The Federal Deposit Insurance Corporation (FDIC)’s recently released report, 2011 National Survey of Unbanked and Underbanked Households, updates the FDIC’s findings from its original 2009 report and has found large increases in the number of unbanked and underbanked households.
Specifically, the new report finds that 8.2% of all households in the U.S., 17 million adults, are unbanked; this is a 7% increase from 2009. In addition, 20% of all households, 51 million adults, are underbanked; this is a 16% increase from 2009. “Unbanked” households are those without a checking or savings account, and “underbanked” households are those that have a checking or savings account but rely on alternative financial services (AFS).
The report also examines the demographics of unbanked and underbanked populations. Young, minority, and low-income households were found to be the most likely to be unbanked and underbanked. African Americans have the highest unbanked and underbanked rate: 21.4% and 33.9% respectively. Hispanics also have a high unbanked and underbanked rate compared to the overall population: 20.1% and 28.6% respectively. Unmarried female-led households are also more likely to be unbanked (19.1%) and underbanked (29.5%) compared to the overall population (8% unbanked and 20.1% underbanked).
Most notably, the 2011 survey added questions about the types of accounts held by a household, as well as the reasons households do not have accounts. Twenty-nine percent of all households lack a savings account, while 10% lack a checking account. The most common reasons why households reported for not having a bank account is that they feel they do not have enough money for an account, or they do not need or want one. Yet, households that have previously had an account are less likely to report that they do not need or want an account relative to those that have never had one.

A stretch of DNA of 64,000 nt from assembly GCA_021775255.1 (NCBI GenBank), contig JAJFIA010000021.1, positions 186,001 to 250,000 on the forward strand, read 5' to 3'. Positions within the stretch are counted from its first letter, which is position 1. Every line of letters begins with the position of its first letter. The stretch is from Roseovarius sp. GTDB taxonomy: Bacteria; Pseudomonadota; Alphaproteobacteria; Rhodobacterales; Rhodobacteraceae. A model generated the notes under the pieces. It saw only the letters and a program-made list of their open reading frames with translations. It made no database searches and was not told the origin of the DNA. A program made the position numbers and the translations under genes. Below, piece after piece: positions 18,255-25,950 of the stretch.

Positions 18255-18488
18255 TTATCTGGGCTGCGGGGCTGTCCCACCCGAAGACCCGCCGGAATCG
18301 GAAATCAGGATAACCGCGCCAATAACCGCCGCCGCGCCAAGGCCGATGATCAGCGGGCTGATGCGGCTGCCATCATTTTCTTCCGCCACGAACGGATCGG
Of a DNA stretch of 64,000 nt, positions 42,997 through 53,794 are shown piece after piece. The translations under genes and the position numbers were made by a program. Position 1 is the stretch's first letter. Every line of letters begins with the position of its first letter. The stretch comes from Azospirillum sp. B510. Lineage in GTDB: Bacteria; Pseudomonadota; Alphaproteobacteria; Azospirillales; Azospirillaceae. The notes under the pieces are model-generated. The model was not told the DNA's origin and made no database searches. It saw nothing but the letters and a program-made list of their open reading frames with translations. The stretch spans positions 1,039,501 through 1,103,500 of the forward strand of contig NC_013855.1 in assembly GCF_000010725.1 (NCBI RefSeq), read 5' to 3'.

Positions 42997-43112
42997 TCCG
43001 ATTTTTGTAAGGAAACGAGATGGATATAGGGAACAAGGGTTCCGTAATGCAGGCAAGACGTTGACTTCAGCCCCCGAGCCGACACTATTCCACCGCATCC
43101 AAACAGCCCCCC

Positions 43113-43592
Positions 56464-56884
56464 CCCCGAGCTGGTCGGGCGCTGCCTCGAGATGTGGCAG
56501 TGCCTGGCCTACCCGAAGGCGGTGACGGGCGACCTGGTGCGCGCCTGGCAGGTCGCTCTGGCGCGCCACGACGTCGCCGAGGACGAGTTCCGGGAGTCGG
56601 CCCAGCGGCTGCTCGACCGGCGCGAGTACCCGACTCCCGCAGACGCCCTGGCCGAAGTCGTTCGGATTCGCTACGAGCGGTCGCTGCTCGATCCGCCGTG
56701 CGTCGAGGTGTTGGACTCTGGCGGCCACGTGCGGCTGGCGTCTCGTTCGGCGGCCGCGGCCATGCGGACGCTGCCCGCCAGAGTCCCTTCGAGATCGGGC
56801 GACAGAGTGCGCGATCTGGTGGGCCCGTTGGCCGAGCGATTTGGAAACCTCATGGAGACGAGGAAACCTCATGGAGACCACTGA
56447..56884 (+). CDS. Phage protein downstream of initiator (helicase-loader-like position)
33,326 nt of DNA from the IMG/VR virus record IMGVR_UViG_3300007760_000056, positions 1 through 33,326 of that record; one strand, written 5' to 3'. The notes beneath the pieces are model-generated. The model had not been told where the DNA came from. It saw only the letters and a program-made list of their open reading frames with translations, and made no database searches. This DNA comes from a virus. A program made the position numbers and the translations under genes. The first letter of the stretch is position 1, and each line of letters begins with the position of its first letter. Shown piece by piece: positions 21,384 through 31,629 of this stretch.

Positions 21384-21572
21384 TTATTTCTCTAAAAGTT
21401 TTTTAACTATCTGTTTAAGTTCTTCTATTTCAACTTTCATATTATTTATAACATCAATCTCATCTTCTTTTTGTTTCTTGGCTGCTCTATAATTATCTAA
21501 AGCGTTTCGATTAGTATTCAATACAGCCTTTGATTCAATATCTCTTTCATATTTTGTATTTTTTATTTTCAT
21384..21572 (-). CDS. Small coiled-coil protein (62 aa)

The unbanked and the underbanked are particularly vulnerable to predatory practices by non-bank check-cashing services, payday lenders, rent-to-own stores, or pawn shops. This year’s report also revised the definition of AFS to include remittances, and revised questions related to the timeframes during which households used AFS. The number of households that have used AFS has increased. In 2009, only 36.3% of U.S. households had used an AFS product, whereas in 2011, 40.9% of households had used AFS products. Specifically, almost two-thirds (64.9%) of unbanked households had used at least one AFS product in the last year, and close to half (45.5%) used AFS in the last 30 days. The proportion of households that use AFS is higher among younger, less educated, and lower-income populations, and higher proportions of black and Hispanic households use AFS than white households.